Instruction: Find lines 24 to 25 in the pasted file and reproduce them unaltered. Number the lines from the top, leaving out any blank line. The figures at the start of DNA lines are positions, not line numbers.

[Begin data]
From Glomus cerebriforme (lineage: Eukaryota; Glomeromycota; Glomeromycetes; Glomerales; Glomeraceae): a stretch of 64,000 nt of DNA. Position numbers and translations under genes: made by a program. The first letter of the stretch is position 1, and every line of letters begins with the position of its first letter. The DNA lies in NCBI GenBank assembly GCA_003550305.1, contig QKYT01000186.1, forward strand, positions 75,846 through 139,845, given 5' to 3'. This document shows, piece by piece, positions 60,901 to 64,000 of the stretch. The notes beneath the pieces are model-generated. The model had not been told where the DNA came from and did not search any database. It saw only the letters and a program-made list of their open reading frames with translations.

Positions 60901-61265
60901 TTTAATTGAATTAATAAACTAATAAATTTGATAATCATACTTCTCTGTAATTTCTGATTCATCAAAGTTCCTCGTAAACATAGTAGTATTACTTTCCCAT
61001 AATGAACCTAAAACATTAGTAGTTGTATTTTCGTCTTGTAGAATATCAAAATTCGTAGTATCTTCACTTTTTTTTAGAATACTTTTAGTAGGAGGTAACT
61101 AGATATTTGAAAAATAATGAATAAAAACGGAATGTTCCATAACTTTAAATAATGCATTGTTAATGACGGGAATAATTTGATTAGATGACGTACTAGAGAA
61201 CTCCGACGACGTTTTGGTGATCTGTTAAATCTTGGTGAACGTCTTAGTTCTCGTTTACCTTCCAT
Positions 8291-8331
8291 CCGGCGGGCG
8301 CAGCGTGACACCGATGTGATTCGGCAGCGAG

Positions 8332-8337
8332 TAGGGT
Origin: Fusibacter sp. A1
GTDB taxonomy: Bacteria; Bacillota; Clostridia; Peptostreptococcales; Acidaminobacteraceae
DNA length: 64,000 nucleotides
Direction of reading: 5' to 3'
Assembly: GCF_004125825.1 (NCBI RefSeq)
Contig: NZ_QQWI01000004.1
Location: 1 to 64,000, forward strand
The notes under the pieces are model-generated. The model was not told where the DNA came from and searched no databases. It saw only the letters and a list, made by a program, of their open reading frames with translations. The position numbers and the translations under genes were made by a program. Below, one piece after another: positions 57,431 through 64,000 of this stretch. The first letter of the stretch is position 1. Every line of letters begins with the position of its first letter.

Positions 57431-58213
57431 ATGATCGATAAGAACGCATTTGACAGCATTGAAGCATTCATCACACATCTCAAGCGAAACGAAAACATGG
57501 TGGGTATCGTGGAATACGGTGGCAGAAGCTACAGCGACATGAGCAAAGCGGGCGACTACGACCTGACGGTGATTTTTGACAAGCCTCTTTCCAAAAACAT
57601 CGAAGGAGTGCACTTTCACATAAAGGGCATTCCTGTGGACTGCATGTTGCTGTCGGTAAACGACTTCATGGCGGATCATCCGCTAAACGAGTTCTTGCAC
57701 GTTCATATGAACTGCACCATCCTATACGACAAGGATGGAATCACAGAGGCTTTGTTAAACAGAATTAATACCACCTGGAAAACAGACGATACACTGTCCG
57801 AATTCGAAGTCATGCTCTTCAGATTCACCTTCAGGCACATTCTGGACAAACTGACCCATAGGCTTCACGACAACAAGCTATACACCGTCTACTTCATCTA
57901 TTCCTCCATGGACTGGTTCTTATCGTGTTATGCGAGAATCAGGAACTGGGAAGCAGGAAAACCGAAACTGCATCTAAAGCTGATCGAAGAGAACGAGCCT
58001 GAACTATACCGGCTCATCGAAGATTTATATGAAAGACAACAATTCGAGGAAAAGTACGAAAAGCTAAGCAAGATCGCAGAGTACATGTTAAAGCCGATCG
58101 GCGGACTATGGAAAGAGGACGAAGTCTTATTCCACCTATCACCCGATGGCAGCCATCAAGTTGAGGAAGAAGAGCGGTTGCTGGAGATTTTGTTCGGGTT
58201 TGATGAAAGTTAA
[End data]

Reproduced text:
57701 GTTCATATGAACTGCACCATCCTATACGACAAGGATGGAATCACAGAGGCTTTGTTAAACAGAATTAATACCACCTGGAAAACAGACGATACACTGTCCG
57801 AATTCGAAGTCATGCTCTTCAGATTCACCTTCAGGCACATTCTGGACAAACTGACCCATAGGCTTCACGACAACAAGCTATACACCGTCTACTTCATCTA